Vol 15, No 1

Effect of solar wind plasma parameters on space weather

Balveer S. Rathore, Dinesh C. Gupta, Subhash C. Kaushik


Abstract Today’s challenge for space weather research is to quantitatively predict the dynamics of the magnetosphere from measured solar wind and interplanetary magnetic field (IMF) conditions. Correlative studies between geomagnetic storms (GMSs) and the various interplanetary (IP) field/plasma parameters have been performed to search for the causes of geomagnetic activity and develop models for predicting the occurrence of GMSs, which are important for space weather predictions. We find a possible relation between GMSs and solar wind and IMF parameters in three different situations and also derived the linear relation for all parameters in three situations. On the basis of the present statistical study, we develop an empirical model. With the help of this model, we can predict all categories of GMSs. This model is based on the following fact: the total IMF Btotal can be used to trigger an alarm for GMSs, when sudden changes in total magnetic field Btotal occur. This is the first alarm condition for a storm’s arrival. It is observed in the present study that the southward Bz component of the IMF is an important factor for describing GMSs. A result of the paper is that the magnitude of Bz is maximum neither during the initial phase (at the instant of the IP shock) nor during the main phase (at the instant of Disturbance storm time (Dst) minimum). It is seen in this study that there is a time delay between the maximum value of southward Bz and the Dst minimum, and this time delay can be used in the prediction of the intensity of a magnetic storm two-three hours before the main phase of a GMS. A linear relation has been derived between the maximum value of the southward component of Bz and the Dst, which is Dst = (−0.06) + (7.65)Bz + t. Some auxiliary conditions should be fulfilled with this, for example the speed of the solar wind should, on average, be 350 km s−1 to 750 km s−1, plasma β should be low and, most importantly, plasma temperature should be low for intense storms. If the plasma temperature is less than 0.5 × 106 K then the Dst value will be greater than the predicted value of Dst or if temperature is greater than 0.5 × 106 K then the Dst value will be less (some nT).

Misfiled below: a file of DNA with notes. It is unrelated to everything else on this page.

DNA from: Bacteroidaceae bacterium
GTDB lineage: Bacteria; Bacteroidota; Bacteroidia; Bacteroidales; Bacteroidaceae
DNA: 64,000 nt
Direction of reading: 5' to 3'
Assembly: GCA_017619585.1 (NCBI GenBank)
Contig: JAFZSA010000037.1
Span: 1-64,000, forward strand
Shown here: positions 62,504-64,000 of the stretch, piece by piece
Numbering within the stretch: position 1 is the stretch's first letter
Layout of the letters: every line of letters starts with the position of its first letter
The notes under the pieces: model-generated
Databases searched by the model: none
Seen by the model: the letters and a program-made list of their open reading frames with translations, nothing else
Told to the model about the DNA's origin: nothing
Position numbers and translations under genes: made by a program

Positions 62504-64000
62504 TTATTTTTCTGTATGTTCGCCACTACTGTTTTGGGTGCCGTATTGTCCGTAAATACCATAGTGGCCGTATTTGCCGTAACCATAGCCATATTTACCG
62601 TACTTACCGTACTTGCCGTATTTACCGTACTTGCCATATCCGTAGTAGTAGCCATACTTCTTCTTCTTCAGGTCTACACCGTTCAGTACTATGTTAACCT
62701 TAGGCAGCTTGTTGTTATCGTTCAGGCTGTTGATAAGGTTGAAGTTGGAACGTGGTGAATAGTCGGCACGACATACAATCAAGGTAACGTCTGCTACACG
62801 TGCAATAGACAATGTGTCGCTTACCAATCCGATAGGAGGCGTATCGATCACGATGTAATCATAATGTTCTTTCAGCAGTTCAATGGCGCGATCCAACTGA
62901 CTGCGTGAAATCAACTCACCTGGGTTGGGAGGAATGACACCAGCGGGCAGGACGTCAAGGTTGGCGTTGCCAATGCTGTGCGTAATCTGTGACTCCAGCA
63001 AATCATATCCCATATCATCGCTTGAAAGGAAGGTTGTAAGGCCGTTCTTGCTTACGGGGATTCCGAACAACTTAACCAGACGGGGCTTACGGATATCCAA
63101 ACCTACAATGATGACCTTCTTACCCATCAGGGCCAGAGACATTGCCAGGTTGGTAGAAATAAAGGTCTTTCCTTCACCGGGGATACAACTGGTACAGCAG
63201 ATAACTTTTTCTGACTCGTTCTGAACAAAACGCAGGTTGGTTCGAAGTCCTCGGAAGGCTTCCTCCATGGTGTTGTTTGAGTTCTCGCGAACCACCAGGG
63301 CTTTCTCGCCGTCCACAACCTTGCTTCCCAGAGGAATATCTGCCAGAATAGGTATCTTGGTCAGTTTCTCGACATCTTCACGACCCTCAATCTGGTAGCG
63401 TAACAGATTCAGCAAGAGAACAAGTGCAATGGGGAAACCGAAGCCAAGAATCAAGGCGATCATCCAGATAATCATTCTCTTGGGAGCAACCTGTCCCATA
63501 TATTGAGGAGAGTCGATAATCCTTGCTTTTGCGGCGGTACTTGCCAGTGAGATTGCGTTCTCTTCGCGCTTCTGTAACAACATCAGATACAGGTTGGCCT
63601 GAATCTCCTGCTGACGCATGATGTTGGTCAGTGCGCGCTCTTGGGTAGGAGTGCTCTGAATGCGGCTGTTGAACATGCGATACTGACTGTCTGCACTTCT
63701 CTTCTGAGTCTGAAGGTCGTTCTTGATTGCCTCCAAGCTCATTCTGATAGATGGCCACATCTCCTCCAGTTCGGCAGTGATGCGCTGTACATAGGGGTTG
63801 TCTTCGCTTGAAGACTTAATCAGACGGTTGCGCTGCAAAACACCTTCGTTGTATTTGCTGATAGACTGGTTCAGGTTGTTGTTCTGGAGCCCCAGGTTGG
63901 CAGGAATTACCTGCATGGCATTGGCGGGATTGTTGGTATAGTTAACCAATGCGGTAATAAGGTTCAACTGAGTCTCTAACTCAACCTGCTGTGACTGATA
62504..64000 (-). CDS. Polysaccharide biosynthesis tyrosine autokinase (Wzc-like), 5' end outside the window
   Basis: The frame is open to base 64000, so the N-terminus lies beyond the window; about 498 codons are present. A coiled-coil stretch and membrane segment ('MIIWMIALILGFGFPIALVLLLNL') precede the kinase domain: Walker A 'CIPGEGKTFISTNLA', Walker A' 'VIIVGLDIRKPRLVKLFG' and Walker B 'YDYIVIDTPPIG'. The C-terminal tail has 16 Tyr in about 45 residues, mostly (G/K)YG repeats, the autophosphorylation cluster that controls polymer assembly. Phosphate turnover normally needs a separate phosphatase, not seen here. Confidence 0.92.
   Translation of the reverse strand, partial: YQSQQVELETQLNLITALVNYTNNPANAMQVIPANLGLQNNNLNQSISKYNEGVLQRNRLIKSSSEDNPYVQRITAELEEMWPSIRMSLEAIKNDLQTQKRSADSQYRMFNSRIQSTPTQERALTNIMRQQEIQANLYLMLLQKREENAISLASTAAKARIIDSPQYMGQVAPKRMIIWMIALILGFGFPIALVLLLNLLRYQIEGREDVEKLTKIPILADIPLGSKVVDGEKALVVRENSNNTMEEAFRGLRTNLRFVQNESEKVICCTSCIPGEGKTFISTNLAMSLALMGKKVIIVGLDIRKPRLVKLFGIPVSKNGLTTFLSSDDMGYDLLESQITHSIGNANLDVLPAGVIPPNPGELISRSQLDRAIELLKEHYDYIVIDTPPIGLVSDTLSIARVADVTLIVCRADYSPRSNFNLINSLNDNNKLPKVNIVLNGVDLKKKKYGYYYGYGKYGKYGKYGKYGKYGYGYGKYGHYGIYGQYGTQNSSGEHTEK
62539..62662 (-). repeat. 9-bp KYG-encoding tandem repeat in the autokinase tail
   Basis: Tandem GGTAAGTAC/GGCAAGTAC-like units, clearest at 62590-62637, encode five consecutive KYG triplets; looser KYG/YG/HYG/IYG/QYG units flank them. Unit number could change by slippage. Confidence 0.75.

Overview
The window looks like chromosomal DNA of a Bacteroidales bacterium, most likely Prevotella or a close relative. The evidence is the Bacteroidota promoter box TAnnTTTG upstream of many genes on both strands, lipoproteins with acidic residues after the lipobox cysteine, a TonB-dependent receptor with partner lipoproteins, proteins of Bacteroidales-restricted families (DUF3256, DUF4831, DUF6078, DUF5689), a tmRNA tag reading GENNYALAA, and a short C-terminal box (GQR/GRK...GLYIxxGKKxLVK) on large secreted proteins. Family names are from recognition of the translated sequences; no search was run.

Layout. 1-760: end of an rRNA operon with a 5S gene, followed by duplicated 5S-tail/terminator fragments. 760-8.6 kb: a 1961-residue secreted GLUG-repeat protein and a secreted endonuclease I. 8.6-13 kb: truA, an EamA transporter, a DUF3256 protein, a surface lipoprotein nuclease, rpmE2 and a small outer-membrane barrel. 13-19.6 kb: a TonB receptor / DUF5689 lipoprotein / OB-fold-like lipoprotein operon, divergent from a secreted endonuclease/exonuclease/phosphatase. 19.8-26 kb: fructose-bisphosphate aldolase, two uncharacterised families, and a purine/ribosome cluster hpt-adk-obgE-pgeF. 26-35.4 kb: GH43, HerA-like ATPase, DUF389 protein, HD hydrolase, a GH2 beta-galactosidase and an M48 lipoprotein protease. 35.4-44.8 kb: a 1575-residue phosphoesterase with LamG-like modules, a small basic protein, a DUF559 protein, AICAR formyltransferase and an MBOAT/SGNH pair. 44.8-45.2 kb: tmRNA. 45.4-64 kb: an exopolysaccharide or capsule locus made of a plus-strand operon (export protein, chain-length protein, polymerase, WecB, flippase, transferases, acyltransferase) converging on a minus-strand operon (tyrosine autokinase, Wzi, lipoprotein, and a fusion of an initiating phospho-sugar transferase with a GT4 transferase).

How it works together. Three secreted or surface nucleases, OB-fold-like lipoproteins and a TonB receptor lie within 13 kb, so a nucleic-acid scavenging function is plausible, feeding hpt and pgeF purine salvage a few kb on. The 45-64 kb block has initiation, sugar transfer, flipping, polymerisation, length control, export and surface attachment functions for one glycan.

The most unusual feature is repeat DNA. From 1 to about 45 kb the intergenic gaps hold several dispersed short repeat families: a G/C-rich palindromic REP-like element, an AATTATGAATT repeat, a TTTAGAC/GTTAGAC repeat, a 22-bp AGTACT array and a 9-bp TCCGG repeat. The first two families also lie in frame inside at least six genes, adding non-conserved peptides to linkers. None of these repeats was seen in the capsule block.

Keywords solar wind — geomagnetic storms (GMSs) — interplanetary magnetic field (IMF)

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